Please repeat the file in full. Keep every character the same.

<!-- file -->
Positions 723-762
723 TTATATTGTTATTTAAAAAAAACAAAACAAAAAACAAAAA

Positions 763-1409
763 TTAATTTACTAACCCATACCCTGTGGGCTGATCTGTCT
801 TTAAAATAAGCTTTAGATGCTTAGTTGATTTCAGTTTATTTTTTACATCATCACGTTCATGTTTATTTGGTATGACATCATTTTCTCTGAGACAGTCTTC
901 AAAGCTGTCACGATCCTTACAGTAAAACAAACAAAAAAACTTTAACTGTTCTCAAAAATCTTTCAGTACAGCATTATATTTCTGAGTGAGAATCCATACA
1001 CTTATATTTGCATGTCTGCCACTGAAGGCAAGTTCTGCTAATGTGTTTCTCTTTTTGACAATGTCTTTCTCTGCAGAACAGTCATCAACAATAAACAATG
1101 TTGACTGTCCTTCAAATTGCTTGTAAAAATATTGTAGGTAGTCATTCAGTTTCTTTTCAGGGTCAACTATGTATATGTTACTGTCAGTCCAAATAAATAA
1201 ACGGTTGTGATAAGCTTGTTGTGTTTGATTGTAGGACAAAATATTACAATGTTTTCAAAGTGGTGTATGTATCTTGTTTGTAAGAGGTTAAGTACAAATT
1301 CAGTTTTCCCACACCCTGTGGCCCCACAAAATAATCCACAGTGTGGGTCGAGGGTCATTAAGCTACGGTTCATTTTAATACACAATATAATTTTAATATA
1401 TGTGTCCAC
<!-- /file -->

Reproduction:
Positions 723-762
723 TTATATTGTTATTTAAAAAAAACAAAACAAAAAACAAAAA

Positions 763-1409
763 TTAATTTACTAACCCATACCCTGTGGGCTGATCTGTCT
801 TTAAAATAAGCTTTAGATGCTTAGTTGATTTCAGTTTATTTTTTACATCATCACGTTCATGTTTATTTGGTATGACATCATTTTCTCTGAGACAGTCTTC
901 AAAGCTGTCACGATCCTTACAGTAAAACAAACAAAAAAACTTTAACTGTTCTCAAAAATCTTTCAGTACAGCATTATATTTCTGAGTGAGAATCCATACA
1001 CTTATATTTGCATGTCTGCCACTGAAGGCAAGTTCTGCTAATGTGTTTCTCTTTTTGACAATGTCTTTCTCTGCAGAACAGTCATCAACAATAAACAATG
1101 TTGACTGTCCTTCAAATTGCTTGTAAAAATATTGTAGGTAGTCATTCAGTTTCTTTTCAGGGTCAACTATGTATATGTTACTGTCAGTCCAAATAAATAA
1201 ACGGTTGTGATAAGCTTGTTGTGTTTGATTGTAGGACAAAATATTACAATGTTTTCAAAGTGGTGTATGTATCTTGTTTGTAAGAGGTTAAGTACAAATT
1301 CAGTTTTCCCACACCCTGTGGCCCCACAAAATAATCCACAGTGTGGGTCGAGGGTCATTAAGCTACGGTTCATTTTAATACACAATATAATTTTAATATA
1401 TGTGTCCAC